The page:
Get a (First) Life!

February 5, 2007

Via Mark Linder’s blog, I found links to a satirical website called Get a First Life, as well as a London Review Bookshop article by Jenny Diski that details her adventures in Second Life. Those of you who have read my blog know that I have quite a bit of skepticism about Second Life, so it should come as little surprise that I appreciated Linder’s posting with the two links.

Get a First Life provides needed relief from all the hype surrounding its digital counterpart. It obviously targets Second Life, but the satirical aspect of this site could easily encompass other digital environments… or, perhaps more accurately, the obsession that some people have with such environments, which may cause them to lose out on the vitality of inhabiting the non-digital realm.

Diski’s article looks more deeply at her own experience with Second Life, which makes one question the point of Second Life even further. Granted, users can create an idealized version of themselves with no limits, but that sounds like the only main virtue. Speaking for myself, my own Second Life avatar would look very similar to my real world manifestation. It would just have no receding hairline, a voice with no nasal twang, and a slightly slimmer waist. Of course, improving on these aspects in real life would feel more rewarding to me than tinkering with some Second Life cartoon counterpart.

I suppose most of us would like to make idealized versions of ourselves if given the chance. However, one aspect gave me pause. Diski noticed the absence of avatars that looked older, so she created one that looked like an older woman… with whom very few people engaged in conversation. Taken together, the lack of older-looking avatars and the “invisibility” of Diski’s avatar (though an anecdotal case) makes one wonder about the kind of “ideal” world that Second Life might subtly promote. (Anyone ever hear of Logan’s Run?)

Besides the lack of older people, Diski comments on how easily one could imagine their avatars to be great “whatevers.” As she points out, Diski could fancy herself or her avatar a great painter, even if she is not. At least in the real world, one actually has to put forth some effort to be a decent amateurish artist or pseudointellectual (and I know whereof I speak). As for battles between political factions, they end up descending into almost Marxist silliness:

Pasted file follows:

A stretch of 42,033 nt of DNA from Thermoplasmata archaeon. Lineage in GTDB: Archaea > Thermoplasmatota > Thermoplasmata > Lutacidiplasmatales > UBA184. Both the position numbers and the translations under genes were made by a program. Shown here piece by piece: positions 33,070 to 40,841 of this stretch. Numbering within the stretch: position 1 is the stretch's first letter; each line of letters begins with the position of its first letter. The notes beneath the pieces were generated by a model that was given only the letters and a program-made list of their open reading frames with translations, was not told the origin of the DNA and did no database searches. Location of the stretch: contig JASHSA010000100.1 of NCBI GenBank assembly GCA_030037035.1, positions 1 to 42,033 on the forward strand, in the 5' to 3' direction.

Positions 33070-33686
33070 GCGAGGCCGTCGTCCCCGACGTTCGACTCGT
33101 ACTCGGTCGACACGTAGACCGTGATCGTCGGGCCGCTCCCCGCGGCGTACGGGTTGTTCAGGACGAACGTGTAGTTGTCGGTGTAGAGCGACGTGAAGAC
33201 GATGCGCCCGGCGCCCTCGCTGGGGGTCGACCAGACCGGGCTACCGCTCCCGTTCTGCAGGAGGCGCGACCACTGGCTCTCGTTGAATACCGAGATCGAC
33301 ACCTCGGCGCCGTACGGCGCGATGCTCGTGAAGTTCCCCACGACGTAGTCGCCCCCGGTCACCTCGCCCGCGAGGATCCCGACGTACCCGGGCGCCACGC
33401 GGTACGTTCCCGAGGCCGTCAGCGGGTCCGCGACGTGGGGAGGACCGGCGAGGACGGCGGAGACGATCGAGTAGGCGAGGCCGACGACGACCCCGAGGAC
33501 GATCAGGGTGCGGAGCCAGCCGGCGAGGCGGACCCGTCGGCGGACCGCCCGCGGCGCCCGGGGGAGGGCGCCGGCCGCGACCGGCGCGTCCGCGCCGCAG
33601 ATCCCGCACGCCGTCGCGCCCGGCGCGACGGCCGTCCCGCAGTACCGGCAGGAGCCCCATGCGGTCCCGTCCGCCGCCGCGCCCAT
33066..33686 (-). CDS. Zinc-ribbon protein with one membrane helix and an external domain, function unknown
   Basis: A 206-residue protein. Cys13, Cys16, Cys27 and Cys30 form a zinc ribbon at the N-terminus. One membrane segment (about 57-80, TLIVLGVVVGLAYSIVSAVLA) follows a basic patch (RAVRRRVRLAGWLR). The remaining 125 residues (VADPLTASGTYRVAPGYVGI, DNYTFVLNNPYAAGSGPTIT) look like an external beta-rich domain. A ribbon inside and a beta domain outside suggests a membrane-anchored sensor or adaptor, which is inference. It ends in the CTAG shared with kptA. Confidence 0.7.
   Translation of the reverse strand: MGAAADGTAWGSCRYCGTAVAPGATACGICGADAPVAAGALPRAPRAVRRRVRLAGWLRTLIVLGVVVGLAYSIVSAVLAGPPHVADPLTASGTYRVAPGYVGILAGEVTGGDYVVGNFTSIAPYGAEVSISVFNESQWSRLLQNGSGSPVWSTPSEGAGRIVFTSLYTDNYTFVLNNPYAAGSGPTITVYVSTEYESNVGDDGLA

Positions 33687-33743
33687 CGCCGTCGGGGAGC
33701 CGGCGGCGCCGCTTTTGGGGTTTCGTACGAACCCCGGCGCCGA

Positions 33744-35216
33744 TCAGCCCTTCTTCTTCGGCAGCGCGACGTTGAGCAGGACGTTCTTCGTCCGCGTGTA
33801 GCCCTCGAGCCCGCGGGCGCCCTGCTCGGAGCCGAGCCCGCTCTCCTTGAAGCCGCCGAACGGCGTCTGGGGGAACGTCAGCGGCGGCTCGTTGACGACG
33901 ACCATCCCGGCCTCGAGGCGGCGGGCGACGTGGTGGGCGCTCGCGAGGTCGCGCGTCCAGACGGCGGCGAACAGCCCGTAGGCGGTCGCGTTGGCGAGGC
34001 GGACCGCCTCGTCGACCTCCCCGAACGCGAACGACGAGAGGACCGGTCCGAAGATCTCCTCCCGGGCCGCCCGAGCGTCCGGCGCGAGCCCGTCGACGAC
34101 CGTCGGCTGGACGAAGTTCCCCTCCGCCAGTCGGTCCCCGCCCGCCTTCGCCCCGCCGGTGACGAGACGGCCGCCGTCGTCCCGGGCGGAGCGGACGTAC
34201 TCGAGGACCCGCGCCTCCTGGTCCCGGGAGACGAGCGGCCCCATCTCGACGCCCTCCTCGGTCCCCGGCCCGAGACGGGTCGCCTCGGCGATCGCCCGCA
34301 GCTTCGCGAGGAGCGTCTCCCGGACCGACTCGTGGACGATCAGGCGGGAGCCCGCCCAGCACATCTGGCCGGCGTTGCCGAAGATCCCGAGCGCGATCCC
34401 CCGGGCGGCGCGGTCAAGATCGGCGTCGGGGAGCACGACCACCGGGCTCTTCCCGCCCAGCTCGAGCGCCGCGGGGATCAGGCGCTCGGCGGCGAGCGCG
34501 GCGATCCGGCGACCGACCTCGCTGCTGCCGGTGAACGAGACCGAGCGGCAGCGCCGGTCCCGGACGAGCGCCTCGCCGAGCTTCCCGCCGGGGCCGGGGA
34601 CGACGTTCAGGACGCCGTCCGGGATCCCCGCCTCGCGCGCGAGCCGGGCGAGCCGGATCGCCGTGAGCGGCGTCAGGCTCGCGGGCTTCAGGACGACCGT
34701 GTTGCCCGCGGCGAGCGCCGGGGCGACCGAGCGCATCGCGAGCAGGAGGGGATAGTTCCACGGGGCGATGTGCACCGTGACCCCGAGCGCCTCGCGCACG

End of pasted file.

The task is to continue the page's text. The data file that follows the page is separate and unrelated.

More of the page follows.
Political rage, Second Life style, is expressed by chucking exploding pink pigs at your opponents, strafing them with virtual machine guns, pelting them with holograms of marijuana leaves or anything else you fancy making with your little bits of processing power.

(As you might have figured out, Marxist refers to the “Brothers,” not Karl.)

You can even indulge in sensual pleasures in Second Life, but don’t let the virtual versions of “Amsterdam” or a library fool you. Diski even finds those rather disappointing.

I suppose that Second Life sounds like fun for those who like inhabiting online environments, or who would like to unleash a more attractive or scary version of themselves on the (virtual) world. Unfortunately for Diski, she just ended up feeling bemused disappointment about the many ways in which Second Life already resembles real life… never minding the lack of actually “experiencing” what your avatar might experience.

For anyone who thinks about the potential of virtual reality, Second Life has to feel like a relatively crude and unfulfilling version of the holodeck on Star Trek: The Next Generation. I would be willing to “get on board” with something like that, but Second Life sounds like a sorry placeholder in comparison. In the meantime, as I keep hearing about the supposed wonders of Second Life, I almost feel like repeating what William Shatner infamously shouted to hardcore Trekkers in the infamous Saturday Night Live sketch. I would probably also add the word “First” in the appropriate place.

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One Response to “Get a (First) Life!”


  1. […] reality, Information overload) As you may recall, I recently admonished hardcore Second Lifers to Get a First Life, and I have questioned the intrinsic educational value of Second Life. I have received no irate […]


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